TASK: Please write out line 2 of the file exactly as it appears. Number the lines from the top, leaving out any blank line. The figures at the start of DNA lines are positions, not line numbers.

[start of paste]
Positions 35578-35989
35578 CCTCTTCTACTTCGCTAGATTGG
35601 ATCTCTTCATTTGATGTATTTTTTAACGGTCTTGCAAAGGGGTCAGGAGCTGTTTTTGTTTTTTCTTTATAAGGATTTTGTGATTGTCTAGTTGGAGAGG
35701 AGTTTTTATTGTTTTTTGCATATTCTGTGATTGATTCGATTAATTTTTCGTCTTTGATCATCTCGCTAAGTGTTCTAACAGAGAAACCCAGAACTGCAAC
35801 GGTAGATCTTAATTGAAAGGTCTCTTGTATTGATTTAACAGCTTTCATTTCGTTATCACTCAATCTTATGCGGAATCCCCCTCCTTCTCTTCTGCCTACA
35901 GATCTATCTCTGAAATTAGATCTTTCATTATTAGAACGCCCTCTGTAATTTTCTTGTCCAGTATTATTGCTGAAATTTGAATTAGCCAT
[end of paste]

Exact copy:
35578 CCTCTTCTACTTCGCTAGATTGG